possible after midnight across a large portion of the CWA. Am not
completely sold on this but went ahead and left isolated PoPs in
place into the early morning hours. Have also updated diurnal
temperature trend and winds based upon short term model consensus
tools. Only minor changes resulted from the non-PoP updates.
Tomorrow afternoon continues to look favorable for a bit more
widespread coverage of scattered showers across the region. Latest
convective outlooks from SPC keep us in the "general" convective
area so strong to severe storms do not appear likely at this time.
mpj

&&

.AVIATION...
UPDATED 0550Z.

Thunderstorm activity is clearing KBZN as of 06Z. Isolated TS remain
possible overnight, but VFR conditions are expected all terminals
through early afternoon Thursday. An upper level disturbance will
then combine with unstable and moist air Thursday afternoon to
produce numerous thunderstorms across the forecast area. Confidence
in timing and position of thunderstorms relative to area terminals
remains low. PN

&&

.PREV DISCUSSION...
/ISSUED /

Tonight through Friday...A high pressure ridge will remain over
the forecast area overnight. However, weak disturbances will move
over the weakly unstable airmass, which will continue to generate
isolated thunderstorms over the mountains of western and central
Montana. A few of these storms may move out onto the plains this
evening, especially along the Rocky Mountain Front. The main
threats from these storms will be brief heavy rain and wind gusts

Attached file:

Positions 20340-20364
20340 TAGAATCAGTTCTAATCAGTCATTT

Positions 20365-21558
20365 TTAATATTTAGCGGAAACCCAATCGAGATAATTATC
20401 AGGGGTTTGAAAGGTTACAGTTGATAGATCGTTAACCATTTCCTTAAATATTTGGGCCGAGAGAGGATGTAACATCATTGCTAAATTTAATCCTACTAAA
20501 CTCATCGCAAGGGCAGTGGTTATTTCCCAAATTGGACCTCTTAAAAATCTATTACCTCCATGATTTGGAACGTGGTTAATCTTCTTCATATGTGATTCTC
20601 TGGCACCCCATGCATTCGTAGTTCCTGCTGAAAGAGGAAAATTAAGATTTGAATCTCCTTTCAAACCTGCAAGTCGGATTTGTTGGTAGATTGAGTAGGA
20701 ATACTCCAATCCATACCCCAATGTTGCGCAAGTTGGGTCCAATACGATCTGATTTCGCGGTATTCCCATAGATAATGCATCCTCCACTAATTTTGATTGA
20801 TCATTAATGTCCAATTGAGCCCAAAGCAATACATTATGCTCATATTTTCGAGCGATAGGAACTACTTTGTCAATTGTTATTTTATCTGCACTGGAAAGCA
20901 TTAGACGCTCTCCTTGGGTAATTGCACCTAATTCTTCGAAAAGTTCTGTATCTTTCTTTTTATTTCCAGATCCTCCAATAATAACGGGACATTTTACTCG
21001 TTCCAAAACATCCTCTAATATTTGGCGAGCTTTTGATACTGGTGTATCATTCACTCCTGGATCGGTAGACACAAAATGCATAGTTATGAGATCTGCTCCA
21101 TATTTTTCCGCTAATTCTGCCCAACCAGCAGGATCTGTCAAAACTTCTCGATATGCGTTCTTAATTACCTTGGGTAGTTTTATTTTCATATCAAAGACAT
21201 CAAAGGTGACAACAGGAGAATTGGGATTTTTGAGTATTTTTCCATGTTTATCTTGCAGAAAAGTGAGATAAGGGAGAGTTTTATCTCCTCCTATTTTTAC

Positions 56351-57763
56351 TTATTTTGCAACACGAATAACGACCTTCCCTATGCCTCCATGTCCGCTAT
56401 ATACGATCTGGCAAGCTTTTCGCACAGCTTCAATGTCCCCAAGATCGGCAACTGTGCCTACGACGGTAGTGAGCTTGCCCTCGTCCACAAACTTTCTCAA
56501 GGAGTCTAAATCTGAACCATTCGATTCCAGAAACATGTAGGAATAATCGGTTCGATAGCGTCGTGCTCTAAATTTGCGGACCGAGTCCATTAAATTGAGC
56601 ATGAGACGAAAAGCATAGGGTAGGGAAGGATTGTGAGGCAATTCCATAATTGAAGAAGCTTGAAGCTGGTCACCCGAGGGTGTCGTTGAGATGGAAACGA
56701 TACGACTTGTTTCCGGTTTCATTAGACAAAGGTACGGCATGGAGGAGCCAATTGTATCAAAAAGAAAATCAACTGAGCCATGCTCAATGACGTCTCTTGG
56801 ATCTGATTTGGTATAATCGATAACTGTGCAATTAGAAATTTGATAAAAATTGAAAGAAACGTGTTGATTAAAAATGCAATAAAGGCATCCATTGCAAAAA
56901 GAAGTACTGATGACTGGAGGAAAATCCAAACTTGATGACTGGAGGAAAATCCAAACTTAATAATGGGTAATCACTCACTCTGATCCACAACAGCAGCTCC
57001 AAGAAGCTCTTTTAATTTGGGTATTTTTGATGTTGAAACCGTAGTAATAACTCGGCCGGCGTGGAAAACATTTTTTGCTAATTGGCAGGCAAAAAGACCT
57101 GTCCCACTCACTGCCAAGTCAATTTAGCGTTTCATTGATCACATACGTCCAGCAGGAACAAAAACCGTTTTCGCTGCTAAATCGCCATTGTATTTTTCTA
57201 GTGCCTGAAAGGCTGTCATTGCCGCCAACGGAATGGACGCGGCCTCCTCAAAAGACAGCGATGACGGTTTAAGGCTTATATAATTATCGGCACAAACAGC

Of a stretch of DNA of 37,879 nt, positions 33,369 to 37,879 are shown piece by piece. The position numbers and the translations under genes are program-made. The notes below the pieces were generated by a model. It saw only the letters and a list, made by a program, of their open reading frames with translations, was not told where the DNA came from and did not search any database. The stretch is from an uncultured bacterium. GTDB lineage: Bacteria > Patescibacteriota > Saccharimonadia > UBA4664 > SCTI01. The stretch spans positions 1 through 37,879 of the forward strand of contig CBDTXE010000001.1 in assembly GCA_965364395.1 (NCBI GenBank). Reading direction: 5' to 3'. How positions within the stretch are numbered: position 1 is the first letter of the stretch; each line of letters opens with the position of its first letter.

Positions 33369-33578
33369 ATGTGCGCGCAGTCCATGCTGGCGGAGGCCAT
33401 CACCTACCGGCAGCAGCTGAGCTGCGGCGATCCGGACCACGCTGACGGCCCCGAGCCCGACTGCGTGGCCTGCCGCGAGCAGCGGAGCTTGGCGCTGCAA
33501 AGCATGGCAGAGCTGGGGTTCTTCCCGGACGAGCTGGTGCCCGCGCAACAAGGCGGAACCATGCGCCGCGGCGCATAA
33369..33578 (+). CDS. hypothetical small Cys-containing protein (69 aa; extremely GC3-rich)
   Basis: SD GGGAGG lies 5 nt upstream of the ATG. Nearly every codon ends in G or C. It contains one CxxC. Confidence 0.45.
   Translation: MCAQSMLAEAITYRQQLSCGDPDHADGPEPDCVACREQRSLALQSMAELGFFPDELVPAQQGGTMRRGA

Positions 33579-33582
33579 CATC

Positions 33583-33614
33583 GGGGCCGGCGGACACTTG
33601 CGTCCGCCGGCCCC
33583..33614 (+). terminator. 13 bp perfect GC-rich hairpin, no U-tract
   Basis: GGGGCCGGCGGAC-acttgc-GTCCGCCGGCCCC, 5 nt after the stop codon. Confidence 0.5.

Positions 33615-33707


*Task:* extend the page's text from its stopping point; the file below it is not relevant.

to 40 mph, similar to yesterday, though small hail is also
possible. Storms will decrease overnight, but recent history shows
that a few storms will remain possible. A shortwave trough will
then move into the Pacific Northwest on Thursday, and the
resulting southwest flow aloft and southeast low level winds will
tap into eastern Pacific and Gulf of Mexico moisture,
respectively. This will bring a good chance for scattered showers
and thunderstorms to most of the forecast area. With an inverted
surface trough bringing warmer and more unstable air into the area
and increased wind shear (around 40 kt), some storms during the
afternoon and evening may become strong with strong gusty winds,
hail, and brief heavy rain. Will continue to monitor this
situation. After this shortwave exits the area Thursday night,
the surface trough will shift east into eastern Montana, focusing
the potential for stronger storms there on Friday. Otherwise,
breezy westerly downslope winds will limit storm development over
the east slopes of the Rockies and focus the potential over
southwest Montana. Temperatures will remain about 10 degrees
above normal, with lows mostly in the 50s and highs mostly in the
80s.  Coulston

Friday night through Wednesday...Overall, an unsettled westerly
flow will prevail through the period, with a cooler and possibly
wetter system arriving mid-week. A shortwave trough crossing the
Canadian Rockies Friday night will support isolated showers and
thunderstorms. Winds shift to westerly early Saturday as an
associated surface front brings slightly cooler temperatures for
the weekend. The westerly flow aloft continues to strengthen
Sunday through Tuesday, causing breezy conditions and isolated to